We all rely on weather forecasts to decide whether to step outside our homes with a coat or umbrella. What other information about the environment do scientists put out live for public consumption? Today we’ll investigate ocean sensing networks that stream live data for boat navigators, beach goers, shellfish farmers, and the rest of us who just love looking at maps! These weather maps can also give us valuable information about life for marine critters in the wild!
What kinds of environmental data are collected?
Environmental data can be information about the non-living or living parts of our environment. This sort of information is important to understanding critters in both land and water ecosystems. Creatures such as humans and lizards that live on land change their behavior according to temperature, sunlight, and wind. Underwater critters such as fish and sea stars are influenced by seawater temperature and the amount of tiny floating plants and animals known as plankton. Snails and seaweeds that live on the shore in the intertidal zone (underwater at high tide and above water at low tide) must be adapted for both of these environments. Further, they must be able to withstand large wave forces during storms!
Let’s explore some ocean data that is streaming online right now
Water travels in ocean currents in large gyres across the major ocean basins. At the very surface of the water, wind-blown waves can reach 40+ ft. high! Large waves can be an exciting experience for professional surfers but problematic for container ships crossing the ocean, which can lose their containers of items. Here are significant wave heights for today! Can you find places where waves are 20 ft. or higher?
A surfer or sea star might not just care about how big the waves are today, but also the sea surface temperature (SST). While a surfer might chose a different wetsuit, knowing the temperature of the water can help predict sea star growth (and possibly predict how vulnerable a sea star is to wasting disease!). Check your place on the map for today's water temperature! Click here for an animation!
How salty is the ocean? The higher the salinity, the more salt is in the water. Fresh water from snow or ice melt and river runoff lowers salinity, while evaporation can increase it. Ocean currents can also bring dense extra-salty seawater to the surface. Where do you see patches of low salinity (pink) or high salinity (yellow-orange) for today's forecast? Depending on the day, you may see high salinity in the Mediterranean (evaporation) and in the spring and summer, low surface salinity up North, near the Arctic, where ice melts each year.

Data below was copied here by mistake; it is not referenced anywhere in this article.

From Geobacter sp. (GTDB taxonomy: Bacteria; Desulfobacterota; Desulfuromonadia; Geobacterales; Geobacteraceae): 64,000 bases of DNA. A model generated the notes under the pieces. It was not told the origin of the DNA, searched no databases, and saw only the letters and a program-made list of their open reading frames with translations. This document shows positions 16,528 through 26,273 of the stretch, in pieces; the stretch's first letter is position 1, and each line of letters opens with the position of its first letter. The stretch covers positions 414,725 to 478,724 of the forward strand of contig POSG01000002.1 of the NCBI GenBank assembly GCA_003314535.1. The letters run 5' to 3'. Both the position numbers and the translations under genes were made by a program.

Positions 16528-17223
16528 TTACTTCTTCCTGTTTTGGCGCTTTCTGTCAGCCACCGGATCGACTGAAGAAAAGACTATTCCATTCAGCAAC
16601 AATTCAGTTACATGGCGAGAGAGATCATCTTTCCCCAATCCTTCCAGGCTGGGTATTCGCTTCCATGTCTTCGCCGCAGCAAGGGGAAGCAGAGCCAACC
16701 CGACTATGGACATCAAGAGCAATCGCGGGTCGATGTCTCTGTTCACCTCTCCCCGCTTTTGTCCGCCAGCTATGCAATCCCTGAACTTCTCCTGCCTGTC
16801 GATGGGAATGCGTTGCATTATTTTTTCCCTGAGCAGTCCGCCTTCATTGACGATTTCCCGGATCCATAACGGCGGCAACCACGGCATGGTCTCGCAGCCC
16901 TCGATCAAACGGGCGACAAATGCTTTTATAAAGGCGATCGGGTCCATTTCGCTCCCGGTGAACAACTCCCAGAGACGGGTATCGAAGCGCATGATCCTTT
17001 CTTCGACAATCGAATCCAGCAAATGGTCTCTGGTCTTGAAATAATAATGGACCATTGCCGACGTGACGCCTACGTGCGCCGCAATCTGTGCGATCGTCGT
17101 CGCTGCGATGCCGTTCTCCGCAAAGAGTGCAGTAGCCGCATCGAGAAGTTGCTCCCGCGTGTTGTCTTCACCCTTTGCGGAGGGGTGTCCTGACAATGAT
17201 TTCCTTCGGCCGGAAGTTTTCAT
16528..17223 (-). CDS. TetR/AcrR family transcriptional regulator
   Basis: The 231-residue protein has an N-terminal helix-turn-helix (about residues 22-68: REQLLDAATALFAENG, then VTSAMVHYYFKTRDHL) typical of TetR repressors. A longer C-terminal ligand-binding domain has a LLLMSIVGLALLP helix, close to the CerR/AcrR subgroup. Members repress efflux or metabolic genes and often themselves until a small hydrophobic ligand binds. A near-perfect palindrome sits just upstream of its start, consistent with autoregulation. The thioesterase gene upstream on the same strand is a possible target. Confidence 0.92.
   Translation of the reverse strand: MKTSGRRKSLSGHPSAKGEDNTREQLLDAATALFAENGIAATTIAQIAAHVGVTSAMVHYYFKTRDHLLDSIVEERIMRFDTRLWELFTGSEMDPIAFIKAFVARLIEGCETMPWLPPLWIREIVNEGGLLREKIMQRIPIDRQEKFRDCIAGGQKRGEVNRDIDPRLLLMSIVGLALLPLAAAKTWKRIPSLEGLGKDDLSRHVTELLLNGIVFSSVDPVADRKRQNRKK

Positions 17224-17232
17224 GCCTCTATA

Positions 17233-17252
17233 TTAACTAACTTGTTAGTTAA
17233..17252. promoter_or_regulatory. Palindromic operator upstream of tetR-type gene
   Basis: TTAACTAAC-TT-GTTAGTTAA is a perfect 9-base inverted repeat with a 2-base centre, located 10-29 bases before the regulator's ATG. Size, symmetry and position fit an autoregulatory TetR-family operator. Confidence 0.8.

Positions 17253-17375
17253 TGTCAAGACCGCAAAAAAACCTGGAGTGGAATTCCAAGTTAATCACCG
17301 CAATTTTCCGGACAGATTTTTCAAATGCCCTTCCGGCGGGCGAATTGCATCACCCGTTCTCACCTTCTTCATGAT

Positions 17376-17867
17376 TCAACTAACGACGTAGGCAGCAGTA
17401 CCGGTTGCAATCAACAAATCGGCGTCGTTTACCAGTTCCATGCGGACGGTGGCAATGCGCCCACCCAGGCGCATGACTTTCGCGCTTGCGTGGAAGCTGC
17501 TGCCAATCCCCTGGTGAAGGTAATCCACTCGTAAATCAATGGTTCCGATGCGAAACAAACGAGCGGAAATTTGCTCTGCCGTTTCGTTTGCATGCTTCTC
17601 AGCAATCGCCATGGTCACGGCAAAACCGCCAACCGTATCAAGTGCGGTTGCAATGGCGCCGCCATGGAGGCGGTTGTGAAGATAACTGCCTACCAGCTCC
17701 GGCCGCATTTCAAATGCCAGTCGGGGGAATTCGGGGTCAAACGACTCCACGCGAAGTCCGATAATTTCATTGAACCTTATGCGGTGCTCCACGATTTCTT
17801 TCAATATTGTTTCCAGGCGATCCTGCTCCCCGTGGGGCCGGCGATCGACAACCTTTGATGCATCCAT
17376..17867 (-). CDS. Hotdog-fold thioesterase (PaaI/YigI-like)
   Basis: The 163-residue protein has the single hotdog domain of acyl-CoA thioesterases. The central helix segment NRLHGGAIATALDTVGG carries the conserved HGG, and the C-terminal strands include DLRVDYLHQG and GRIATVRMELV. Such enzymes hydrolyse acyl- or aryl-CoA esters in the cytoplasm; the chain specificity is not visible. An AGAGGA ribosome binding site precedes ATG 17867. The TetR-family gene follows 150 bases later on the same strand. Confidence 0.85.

Environmental monitoring for sustainable aquaculture
University of Washington graduate student, Laura Newcomb, has teamed up with shellfish farmers at Penn Cove Shellfish to understand what environmental factors, such as seawater temperature, influence the growth and survival of the delicious bay mussel known in scientific circles as Mytilus trossulus. Laura has worked with Penn Cove to set up monitoring equipment that transmits environmental information to a network of Pacific Northwest ocean weather stations called NANOOS (Northwest Association of Networked Ocean Observing Systems).
Let's take a close look at this graph below from the NANOOS Penn Cove weather station. This is live underwater temperature streamed from the past 2 months from Whidbey Island, WA. Notice that during the winter months the seawater was colder at the surface (blue line) than at depth (green and red lines). As it becomes springtime, you might see the opposite pattern, which is that it is warmer at the surface! It might be hard to tell in the springtime, since shallow and deeper water temperatures might be similar, but often when there is no difference this can be because the water is well mixed!
What might this pattern mean for the mussels grown at the farm? Generally plants and animals grow faster when warmed and this is because the chemical reactions inside the cells of organisms speed up. (They grow more as long as it doesn’t get too hot!) Mussels are hung from rafts on lines that extend down into the water. In the summer, we might hypothesize that mussels could grow faster in the warmer surface water!
Food is also important for growth! Although it's difficult to directly measure the amount of food floating in the water every hour on the hour, we can measure the amount of fluorescence, or light given off, from a molecule known as chlorophyll that is made by floating tiny plants, phytoplankton. Phytoplankton are eaten by filter feeders such as barnacles and mussels, and by measuring the amount of fluorescence, we can indirectly measure the amount of phytoplankton, giving us a measurement of the amount of food barnacles and mussels have available for them to eat. As the date of this post, the graph shows that barnacles and mussels had the most filling meals around the beginning of March and then again around the beginning of April! It also looks like there is food both at the surface of the water (green) and at depth (blue), perhaps because the surface water is well mixed with the water at depth!
As you can see, hourly and daily observations and forecasts of a plethora of environmental ocean data are streamed to maps and graphs online. For more interactive websites, check out the NANOOS data explorer, or the National Weather Service marine models!
Come back in a few days and see how things have changed!
Molly Roberts received a BA in Biophysics from Oberlin College in 2008 and an MSc in Marine Biology through Northeastern University’s Three Seas Program. She is now in the Biology PhD program at the University of Washington Seattle investigating the energetics of dynamic seawater conditions on mussel aquaculture. When not in lab or out in the field, she enjoys playing marimba, browsing vinyl at local record stores, Minecraft, and occasionally salsa dancing.